Saint-Barthémely students in Quebec relieved to hear from home in wake of Hurricane Irma
'It's hard to wait and just do nothing,' says student in aftermath of tropical storm's destruction
As Hurricane Irma continues to cut a swath of destruction, some students from Saint-Barthémely in Quebec are relieved to hear from their loved ones after being out of contact with their island home since Wednesday.
Mateo Miceli, 16, a student at Collège Saint-Bernard in Drummondville, said he could barely sleep while waiting for his parents to contact him after the hurricane ripped through his island home early Wednesday.
"It was agony," he said, "because we knew that if the hurricane was going to hit, that there would be consequences, but we didn't know what kind of damage it would bring."
As of late Thursday, the Category 5 storm has flattened islands in the Caribbean, leaving at least 11 people dead and thousands homeless. Saint-Martin and Saint-Barthémely are among the hardest hit.
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Miceli waited 14 hours to hear from his father, who sent a text message on Thursday morning to let him know the family was okay. Their home is intact, although high winds knocked down nearby poles and ripped the roofs off neighbouring buildings.
"It's a relief," said Miceli. "It's a very, very big relief to know that everything is okay."
'It's not easy'
There are 25 students from Saint-Barthémely at Collège Saint-Bernard.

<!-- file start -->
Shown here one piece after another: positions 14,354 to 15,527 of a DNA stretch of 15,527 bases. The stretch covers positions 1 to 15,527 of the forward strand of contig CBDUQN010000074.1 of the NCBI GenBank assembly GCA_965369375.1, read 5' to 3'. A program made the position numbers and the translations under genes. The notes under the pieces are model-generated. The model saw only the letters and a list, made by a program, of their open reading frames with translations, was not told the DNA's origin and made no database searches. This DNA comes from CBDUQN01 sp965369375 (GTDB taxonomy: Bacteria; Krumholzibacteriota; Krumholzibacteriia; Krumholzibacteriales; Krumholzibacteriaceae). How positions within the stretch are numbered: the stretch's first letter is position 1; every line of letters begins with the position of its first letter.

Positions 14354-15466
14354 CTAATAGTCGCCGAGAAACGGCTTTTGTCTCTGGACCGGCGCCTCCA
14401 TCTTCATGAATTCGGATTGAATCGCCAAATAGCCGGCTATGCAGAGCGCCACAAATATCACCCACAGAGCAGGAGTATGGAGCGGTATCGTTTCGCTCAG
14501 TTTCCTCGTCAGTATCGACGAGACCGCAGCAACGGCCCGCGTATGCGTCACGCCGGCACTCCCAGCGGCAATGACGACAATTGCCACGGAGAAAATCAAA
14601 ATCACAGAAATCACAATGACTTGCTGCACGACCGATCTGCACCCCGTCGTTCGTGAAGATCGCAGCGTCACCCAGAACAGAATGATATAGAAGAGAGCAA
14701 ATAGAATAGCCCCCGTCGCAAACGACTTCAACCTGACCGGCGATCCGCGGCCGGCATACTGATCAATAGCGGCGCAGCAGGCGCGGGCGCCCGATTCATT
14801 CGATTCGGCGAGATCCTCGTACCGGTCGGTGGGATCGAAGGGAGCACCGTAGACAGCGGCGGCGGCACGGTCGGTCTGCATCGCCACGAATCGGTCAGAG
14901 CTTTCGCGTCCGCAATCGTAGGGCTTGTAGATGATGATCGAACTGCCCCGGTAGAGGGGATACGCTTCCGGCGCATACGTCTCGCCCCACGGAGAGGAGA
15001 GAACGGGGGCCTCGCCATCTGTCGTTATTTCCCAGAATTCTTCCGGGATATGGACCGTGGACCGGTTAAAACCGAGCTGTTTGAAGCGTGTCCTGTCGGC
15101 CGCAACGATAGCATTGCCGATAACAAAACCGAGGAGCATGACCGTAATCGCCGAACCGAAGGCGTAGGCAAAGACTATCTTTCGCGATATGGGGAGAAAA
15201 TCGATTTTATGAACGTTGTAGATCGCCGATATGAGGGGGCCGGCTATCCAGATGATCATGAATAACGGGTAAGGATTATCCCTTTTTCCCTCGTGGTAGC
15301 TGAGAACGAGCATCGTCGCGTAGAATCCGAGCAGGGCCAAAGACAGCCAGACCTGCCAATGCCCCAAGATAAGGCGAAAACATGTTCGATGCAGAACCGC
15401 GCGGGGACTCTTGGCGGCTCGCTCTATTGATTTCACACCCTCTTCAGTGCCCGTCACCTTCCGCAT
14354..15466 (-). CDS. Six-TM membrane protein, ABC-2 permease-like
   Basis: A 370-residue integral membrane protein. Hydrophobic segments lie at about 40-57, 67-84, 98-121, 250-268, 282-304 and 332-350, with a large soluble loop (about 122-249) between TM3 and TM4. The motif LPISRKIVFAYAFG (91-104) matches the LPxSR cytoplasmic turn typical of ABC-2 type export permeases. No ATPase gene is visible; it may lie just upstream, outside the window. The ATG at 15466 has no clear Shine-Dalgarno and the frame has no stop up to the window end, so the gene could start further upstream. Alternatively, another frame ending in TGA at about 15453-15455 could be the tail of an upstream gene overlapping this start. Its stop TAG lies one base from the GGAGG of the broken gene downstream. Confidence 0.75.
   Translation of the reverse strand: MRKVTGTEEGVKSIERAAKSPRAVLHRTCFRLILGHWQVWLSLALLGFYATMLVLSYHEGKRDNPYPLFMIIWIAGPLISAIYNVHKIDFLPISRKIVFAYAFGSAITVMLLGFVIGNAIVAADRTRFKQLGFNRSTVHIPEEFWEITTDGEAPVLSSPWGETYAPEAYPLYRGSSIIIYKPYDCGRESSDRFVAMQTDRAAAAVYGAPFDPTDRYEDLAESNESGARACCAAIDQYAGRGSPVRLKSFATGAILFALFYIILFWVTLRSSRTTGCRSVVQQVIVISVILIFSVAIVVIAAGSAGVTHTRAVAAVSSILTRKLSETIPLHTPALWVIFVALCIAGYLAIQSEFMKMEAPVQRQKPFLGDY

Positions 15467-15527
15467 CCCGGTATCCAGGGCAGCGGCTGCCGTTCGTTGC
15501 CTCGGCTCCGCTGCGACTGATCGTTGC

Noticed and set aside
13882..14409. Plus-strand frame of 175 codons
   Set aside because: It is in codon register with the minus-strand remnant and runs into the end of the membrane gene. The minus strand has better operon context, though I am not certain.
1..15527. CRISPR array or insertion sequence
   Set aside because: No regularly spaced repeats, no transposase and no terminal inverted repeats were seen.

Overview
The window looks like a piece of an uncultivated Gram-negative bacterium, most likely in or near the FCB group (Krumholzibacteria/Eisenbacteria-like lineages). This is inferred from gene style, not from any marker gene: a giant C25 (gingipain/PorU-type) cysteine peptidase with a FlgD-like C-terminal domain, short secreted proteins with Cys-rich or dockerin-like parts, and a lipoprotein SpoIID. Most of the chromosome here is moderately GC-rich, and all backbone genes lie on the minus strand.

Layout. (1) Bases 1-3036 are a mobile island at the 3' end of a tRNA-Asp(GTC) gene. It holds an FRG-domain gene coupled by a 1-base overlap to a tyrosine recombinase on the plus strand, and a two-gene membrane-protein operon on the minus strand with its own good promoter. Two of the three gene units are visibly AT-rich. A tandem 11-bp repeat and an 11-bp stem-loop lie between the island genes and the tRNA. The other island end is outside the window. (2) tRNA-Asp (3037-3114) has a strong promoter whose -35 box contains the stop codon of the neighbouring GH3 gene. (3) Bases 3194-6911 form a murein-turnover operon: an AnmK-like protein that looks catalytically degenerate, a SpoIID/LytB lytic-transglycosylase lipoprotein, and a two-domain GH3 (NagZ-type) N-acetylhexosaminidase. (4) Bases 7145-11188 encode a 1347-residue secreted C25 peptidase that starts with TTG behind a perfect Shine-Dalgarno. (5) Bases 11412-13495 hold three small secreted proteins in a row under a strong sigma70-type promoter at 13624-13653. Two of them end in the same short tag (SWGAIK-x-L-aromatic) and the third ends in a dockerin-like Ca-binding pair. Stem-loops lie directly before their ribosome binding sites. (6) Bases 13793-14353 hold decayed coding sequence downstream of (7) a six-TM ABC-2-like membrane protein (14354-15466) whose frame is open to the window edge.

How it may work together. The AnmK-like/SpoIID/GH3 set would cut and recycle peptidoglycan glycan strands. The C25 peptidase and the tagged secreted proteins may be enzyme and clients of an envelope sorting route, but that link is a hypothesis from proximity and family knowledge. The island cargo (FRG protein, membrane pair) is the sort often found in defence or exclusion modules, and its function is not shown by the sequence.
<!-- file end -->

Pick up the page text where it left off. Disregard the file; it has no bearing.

Frédéric Malette, the director of student services, said most have now been in contact with their relatives, but some are still anxiously awaiting news.
"It's not easy, but we are focusing on believing that everything is going to be okay," he said, adding that it's likely some people on the island have dead cell phones so aren't able to get in touch.
"We know that there is no electricity on the island right now."
While most students were unable to sleep or rest as the storm wreaked havoc on the Caribbean, Malette said the school made preparations as soon as administrators heard of Hurricane Irma's approach a week ago.
There are psychologists and school counsellors on hand. They also focus on the health of the students and their loved ones — and not the physical damage to the island and to their homes.
"We have that help that is there 24/7," said Malette.
While that help has been crucial for Juliette Arviset, 17, she said the last day has still been difficult for her and her fellow Saint-Barthémely students.
She was relieved to hear from her father earlier this afternoon but describes the island as being broken after the storm.
"It's our island, our family, our friends," said Arviset. "And it's just hard to wait and do nothing."
With files from Alison Northcott